Now, however, in an effort to expand its market share in the United States and to get its already frequent U.S. customers to buy more of Benetton's products, the company is testing its European formula here, opening a handful of boutiques under different corporate names.
Just recently, for example, Benetton opened two boutiques in Montgomery Mall in Rockville -- one of its best, proven locations for a Benetton regular store and children's store. One new store is a "Sisley" boutique, which Benetton said "will take the best of what Benetton created for the Benetton stores and make it real fashionable" through bolder, brighter colors and more displays.
The other store, a shoe store called DiVarese, represents a test to see how successful Benetton can be in selling shoes directly to consumers. The shoes are made by the shoe company Calzaturifico di Varese, a firm in which Benetton acquired controlling interest last year.
"Shoes is a department we're very interested in since we acquired the factory," Benetton said. "I want to take what Benetton brought to fashion and bring it to shoes." In reviewing the store on a tour of his Washington-area outlets, Benetton quickly makes it clear what he means by that statement. Saying that the shop windows needs more pizzazz, he urged the store owner to decorate with brightly colored socks, much in the same fashion as other Benetton stores are decorated by bold knits.
Shoes are not the only new merchandise Benetton is exploring. "Five years ago, we started to get proposals for perfume. We are very interested in it. By the end of 1986 or 1987, we will come out with a cosmetic line that will include everything sold in a European perfumerie -- nail polish, cosmetics, perfume," he said. However, this line would not be sold in a Benetton store or a completely new boutique, but rather through department stores or special cosmetics stores.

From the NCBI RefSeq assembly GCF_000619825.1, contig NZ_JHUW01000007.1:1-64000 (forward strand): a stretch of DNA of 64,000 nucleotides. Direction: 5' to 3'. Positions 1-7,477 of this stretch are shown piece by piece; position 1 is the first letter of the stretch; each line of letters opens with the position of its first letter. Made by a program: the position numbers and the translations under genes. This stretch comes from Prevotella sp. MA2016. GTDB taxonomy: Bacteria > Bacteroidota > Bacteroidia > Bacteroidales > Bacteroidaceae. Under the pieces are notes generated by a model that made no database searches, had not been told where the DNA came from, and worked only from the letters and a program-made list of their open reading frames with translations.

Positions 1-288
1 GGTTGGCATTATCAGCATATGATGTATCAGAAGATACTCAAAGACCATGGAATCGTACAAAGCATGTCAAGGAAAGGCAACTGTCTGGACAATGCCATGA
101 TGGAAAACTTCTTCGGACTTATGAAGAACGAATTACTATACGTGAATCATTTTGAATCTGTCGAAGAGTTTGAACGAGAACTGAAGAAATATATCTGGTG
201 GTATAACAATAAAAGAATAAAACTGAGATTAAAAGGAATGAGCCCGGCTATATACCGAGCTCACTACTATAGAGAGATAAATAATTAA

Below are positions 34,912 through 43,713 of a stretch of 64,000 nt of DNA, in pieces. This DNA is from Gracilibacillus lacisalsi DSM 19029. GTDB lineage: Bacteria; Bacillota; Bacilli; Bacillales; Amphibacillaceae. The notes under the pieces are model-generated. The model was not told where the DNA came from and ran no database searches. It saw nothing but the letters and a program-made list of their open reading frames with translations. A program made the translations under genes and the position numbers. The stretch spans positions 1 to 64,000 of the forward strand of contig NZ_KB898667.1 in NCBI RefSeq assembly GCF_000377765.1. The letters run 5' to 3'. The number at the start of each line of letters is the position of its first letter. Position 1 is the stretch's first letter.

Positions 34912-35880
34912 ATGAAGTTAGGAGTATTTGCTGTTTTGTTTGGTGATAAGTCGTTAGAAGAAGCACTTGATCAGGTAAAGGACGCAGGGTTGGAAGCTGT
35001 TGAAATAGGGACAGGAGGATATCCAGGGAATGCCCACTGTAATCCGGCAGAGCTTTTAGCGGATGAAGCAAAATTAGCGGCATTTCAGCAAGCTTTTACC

Several companies also have approached Benetton about designing and selling soft goods for the homes, such as linens, tablecloths and draperies. Benetton is considering the proposal but has not yet made any decision.
There is one thing about which Benetton is certain: It plans to expand its market here. "We know the economics here are very grandiose, and we're only a little part of that market," he said.
To enlarge that presence, the company is considering setting up a manufacturing plant in the United States, on top of the 10 plants it has in Europe. "If we want to continue the American experiment, we want to create our product here in the United States," he said. He confirmed that the company is looking for an appropriate place to set up a plant a few years from now.
"It would be part of an experience to further our business," said Benetton, who added that the plant would make knits, but from cotton rather than wool. "That's what the U.S. is known for."